aardvark66 at GMAIL.COM
Wed Jan 19 18:40:33 UTC 2011
OED has "Doomsday machine/bomb" going back to 1960. The current usage
appears to be more common as "doomsday device" and there is a slight
shift in meaning.
Previously--and this is what OED has--"doomsday
machine/device/bomb/weapon" was a contraption capable of destroying the
world (e.g., the world-killer weapons in Star Wars). But Wiki has
something slightly different--along the lines of Dr. Strangelove:
> A weapon (often a bomb) programmed to automatically be used in
> response to certain attacks, usually with very dire consequences (such
> as the annihilation of the world).
Note the "in response to certain attack" part. Compare that to OED
referring to this as definition:
> 1961 New Scientist 26 Oct. 230/1 The Doomsday Machine is a
> hypothetical weapon which is capable of destroying all human life.
But even in the 1960 cite, there is a notion that the device would be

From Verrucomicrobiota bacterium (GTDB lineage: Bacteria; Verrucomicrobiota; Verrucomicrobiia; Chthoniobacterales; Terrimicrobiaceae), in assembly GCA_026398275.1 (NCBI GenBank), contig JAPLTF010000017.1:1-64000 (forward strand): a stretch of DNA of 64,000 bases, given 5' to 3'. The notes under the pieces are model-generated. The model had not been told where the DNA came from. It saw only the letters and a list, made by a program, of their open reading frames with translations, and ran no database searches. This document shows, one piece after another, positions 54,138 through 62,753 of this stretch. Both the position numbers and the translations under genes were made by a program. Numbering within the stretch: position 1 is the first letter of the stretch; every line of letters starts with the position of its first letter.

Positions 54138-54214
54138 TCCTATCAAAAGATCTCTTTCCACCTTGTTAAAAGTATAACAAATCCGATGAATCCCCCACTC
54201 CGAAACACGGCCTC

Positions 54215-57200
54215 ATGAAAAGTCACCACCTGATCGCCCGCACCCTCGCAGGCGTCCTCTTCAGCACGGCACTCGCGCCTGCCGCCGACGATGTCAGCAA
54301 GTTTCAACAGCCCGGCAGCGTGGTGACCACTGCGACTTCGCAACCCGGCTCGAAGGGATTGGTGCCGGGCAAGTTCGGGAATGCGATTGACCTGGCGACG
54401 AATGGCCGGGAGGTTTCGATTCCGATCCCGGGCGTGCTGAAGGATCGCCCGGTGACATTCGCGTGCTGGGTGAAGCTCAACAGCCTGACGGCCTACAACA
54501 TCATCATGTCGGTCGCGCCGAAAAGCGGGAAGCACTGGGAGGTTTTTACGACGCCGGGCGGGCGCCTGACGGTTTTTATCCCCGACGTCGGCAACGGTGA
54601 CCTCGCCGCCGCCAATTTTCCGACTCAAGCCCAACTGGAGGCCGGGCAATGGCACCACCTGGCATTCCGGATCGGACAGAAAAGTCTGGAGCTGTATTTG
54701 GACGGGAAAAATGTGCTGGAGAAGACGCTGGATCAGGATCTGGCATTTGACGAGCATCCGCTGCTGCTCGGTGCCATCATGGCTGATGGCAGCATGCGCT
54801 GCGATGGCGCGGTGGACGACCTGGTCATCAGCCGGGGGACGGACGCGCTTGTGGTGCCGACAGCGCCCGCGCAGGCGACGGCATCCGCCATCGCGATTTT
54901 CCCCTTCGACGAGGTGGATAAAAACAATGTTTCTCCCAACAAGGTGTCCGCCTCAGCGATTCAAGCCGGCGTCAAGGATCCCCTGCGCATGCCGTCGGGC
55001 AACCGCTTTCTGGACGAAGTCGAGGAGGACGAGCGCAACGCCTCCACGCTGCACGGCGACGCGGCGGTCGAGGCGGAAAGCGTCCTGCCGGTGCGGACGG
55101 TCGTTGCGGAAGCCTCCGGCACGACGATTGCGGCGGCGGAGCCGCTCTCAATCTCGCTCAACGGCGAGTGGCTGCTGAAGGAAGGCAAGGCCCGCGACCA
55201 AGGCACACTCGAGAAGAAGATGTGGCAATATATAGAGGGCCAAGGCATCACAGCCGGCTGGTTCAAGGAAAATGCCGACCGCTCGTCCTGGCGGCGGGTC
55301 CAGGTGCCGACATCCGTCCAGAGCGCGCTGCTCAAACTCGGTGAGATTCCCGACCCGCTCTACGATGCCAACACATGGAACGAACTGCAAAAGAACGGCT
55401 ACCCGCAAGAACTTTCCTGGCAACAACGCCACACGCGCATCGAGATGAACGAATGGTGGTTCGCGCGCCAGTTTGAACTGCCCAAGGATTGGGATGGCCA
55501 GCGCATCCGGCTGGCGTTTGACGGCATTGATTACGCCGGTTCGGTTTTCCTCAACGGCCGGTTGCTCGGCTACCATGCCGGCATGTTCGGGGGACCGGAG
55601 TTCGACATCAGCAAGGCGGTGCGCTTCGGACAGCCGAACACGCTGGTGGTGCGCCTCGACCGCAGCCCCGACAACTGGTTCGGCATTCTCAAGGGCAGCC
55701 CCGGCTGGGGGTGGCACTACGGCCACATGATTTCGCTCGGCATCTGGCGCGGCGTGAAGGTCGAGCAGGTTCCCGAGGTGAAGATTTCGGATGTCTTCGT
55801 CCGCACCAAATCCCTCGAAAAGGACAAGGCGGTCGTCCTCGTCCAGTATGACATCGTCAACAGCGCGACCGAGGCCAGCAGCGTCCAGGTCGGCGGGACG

activated in case of a nuclear attack--bringing about a form of détente.
There are also 4 quotations in OED that have nothing to do with
"doomsday machine" but somehow ended up under the heading. Perhaps
they've drifted from somewhere else? Or was this deliberate placement?
> 1649 Milton ????????????? iii. 26 The Kings admirers may..mistake
> this Book for a monument of his worth and wisdom, when as indeed it is
> his Doomsday Booke.
> 1654 J. Trapp Comm. Esther iv. 8 That dreadful day of judgement,
> when that doomes-day book shall be opened.
> 1781 W. Cowper Hope 693 Conscience..writes a Doomsday sentence on
> his heart.
> 1842 C. Whitehead Richard Savage (1845) III. ix. 420 Long
> doomsday faces.
The header is "attrib. doomsday machine n. (see quot. 1961); also
doomsday bomb", so there is not a lot of wiggle room. "Doomsday Book" is
the Book of Judgment, so it hardly belongs here at all. And the other
two, while responding to "attrib.", have nothing whatsoever to do with
"doomsday machine". In fact, they have completely different
meanings--the latter corresponds to 1.b. (end of the world), while the
former to 1.a. (judgment day).
The American Dialect Society - http://www.americandialect.org
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